For his part, Brown rushed out a proposal and a timetable last week (one suspects because among the leading unionists, Brown is the only person who’s given much thought to what devo-max might actually entail). With plans to introduce legislation by January 2015, Brown’s proposal would give Holyrood even more power to set incomes tax rates, though the Conservatives and Liberal Democrats are now openly discussing giving Scotland complete control over its own taxation.

Again, it’s fascinating that the push for greater autonomy follows 15 years during which the Scottish parliament hasn’t availed itself a single time of the autonomy that it already has.

The lingering ‘West Lothian’ question and English backlash

London 2006 216

One of the problems with the devo-max approach is that it could spur a backlash among English voters, who worry that Westminster delivers greater autonomy while maintaining greater financial support to Scotland. In short, Scotland gets to have its cake and eat it too. It’s a criticism that English Canadians have often leveled at Québec, which narrowly opposed independence in two referenda of its own in 1980 and 1995.

In the aftermath of Cameron’s pledge to deliver devo-max yesterday, that backlash was underway faster than you could say ‘ah dinnae ken,’ amazingly even before most Scots have voted:

Tory MPs are preparing to publicly savage David Cameron’s handling of the referendum in the event of a No vote, and will attempt to block the plans. One female Tory MP said Mr Cameron’s promise, issued just two days before the polls open, was “desperate”.

“There will be a bloodbath. Last night as I was listening to Cameron saying we are going to be providing all these additional benefits to Scotland, when we are struggling in so many areas of the UK. “It’s all happening on the hoof, in cliquey conversations on telephones in Downing Street. It isn’t happening, and there are a number of us who are incensed who will make sure it isn’t going to happen. But let’s see what the results are first.”


There’s no guarantee that Cameron (pictured above), facing a tough reelection fight in May 2015 and governing a Conservative caucus fractured over EU membership, same-sex marriage, and other matters, could even deliver the kind of devo-max that he has promised to pursue.

If it becomes politically untenable among English voters, the Liberal Democrats, too, might back away. After nearly five years as the junior partners in Cameron’s government, they are already facing a drubbing at the polls.


Presumably, their loss would be the gain of the nationalist, eurosceptic United Kingdom Independence Party (UKIP), whose leader Nigel Farage is looking for a populist wedge issue that, aside from the European Union, can drive as much support in national elections as he won in May’s European parliamentary elections. Though he’s found common cause with the anti-Westminster sentiment of ‘Yes’ campaigners, and though he called Cameron ‘moronic’ for not offering devo-max sooner, it’s not difficult to believe that Farage could make political hay among English voters next May.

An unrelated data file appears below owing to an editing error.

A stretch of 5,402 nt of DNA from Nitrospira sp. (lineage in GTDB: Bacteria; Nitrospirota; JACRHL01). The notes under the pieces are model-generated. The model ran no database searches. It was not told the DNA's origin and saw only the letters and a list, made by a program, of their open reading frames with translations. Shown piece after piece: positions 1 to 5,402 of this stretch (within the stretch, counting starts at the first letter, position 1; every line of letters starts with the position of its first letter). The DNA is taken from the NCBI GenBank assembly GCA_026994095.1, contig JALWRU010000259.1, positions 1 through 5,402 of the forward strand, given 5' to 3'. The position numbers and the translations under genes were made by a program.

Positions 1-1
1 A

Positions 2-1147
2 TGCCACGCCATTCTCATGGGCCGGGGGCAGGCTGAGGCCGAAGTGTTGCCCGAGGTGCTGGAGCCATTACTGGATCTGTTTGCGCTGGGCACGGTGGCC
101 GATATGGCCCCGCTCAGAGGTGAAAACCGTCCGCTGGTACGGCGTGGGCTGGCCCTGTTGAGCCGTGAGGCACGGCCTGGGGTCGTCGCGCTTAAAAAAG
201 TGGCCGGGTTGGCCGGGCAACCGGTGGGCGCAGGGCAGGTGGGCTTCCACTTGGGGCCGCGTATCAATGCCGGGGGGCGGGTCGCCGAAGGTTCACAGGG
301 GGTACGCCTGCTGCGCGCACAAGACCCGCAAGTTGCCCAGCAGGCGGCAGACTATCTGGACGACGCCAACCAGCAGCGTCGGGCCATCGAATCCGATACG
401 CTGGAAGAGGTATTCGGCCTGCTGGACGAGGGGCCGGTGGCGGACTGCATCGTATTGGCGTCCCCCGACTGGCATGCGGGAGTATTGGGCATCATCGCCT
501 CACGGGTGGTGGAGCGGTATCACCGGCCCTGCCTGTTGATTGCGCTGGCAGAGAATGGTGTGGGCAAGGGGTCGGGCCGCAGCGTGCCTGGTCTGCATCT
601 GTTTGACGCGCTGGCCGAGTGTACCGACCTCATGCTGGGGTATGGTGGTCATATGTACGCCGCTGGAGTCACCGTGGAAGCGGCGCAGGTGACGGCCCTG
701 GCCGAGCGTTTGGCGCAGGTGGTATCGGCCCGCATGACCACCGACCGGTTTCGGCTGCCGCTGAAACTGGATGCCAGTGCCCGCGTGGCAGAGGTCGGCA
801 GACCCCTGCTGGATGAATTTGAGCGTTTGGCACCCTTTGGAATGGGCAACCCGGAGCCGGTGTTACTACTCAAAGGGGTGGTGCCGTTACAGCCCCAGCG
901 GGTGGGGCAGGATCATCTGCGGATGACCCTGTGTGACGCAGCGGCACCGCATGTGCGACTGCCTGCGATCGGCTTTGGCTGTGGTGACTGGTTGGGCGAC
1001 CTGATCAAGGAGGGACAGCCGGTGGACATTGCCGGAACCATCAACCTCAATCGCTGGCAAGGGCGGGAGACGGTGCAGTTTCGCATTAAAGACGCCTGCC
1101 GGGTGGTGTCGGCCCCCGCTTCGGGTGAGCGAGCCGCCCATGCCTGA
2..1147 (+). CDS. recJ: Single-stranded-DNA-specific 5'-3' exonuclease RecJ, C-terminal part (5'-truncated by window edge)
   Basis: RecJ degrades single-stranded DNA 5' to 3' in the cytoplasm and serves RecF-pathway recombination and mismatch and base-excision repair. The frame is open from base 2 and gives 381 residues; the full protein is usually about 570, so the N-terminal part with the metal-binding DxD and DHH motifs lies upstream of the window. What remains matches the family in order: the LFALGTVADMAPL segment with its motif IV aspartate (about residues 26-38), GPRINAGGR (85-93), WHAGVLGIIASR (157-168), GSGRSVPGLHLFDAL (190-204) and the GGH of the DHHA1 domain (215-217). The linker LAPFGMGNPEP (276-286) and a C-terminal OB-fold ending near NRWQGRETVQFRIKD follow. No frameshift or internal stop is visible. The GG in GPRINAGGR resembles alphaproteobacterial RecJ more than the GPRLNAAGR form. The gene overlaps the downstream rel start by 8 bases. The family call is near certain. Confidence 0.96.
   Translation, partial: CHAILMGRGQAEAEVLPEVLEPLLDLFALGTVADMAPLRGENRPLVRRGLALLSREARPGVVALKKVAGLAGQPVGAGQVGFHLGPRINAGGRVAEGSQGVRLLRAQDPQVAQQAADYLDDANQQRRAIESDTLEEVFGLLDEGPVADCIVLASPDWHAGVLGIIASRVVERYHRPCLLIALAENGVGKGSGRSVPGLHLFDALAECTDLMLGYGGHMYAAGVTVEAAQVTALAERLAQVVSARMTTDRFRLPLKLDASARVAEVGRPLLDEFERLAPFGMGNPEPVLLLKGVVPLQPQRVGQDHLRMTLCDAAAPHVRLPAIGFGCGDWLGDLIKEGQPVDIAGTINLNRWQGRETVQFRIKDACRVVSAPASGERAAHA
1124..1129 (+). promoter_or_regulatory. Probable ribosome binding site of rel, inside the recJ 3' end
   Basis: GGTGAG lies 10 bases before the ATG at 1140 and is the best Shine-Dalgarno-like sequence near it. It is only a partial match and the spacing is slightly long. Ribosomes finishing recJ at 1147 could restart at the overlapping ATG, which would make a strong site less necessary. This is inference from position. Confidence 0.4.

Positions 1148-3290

One of the oddest features of the current debate over Scotland is the so-called ‘West Lothian’ question, named after Tam Dalyell,  Scottish MP for the West Lothian constituency  in the 1970s, who noted that, in a world of Scottish (and Welsh and Northern Irish) devolution, Scottish MPs in Westminster would continue to influence the policy affairs of English citizens, though English MPs would have limited influence on the policy affairs of Scottish citizens.

It’s an incongruence rooted in the nature of British demographics. England constitutes 83.9% of the United Kingdom’s population — Scotland contributes just 8.4%, Wales 4.8% and Northern Ireland 2.9%. Moreover, the cultural, linguistic and historical differences of the three smaller regions have made devolution a particularly more attractive option than an English-only parliament has been for English constituents. So calls for federalism haven’t traditionally accompanied calls for devolution and regionalism.

It would seem even more alien to divide England into smaller, artificial regions, promulgating a London assembly and a northwest English assembly and a West Midlands assembly, leaving the storied Westminster as a shell for only the most fundamental elements of national government.

Nevertheless, it’s clear that the ‘Scottish question’ won’t end with tomorrow’s referendum, even if Scottish voters reject independence. That result might, in fact, engender an even more difficult and potentially poisonous debate over the UK’s governing structure in the months and years ahead.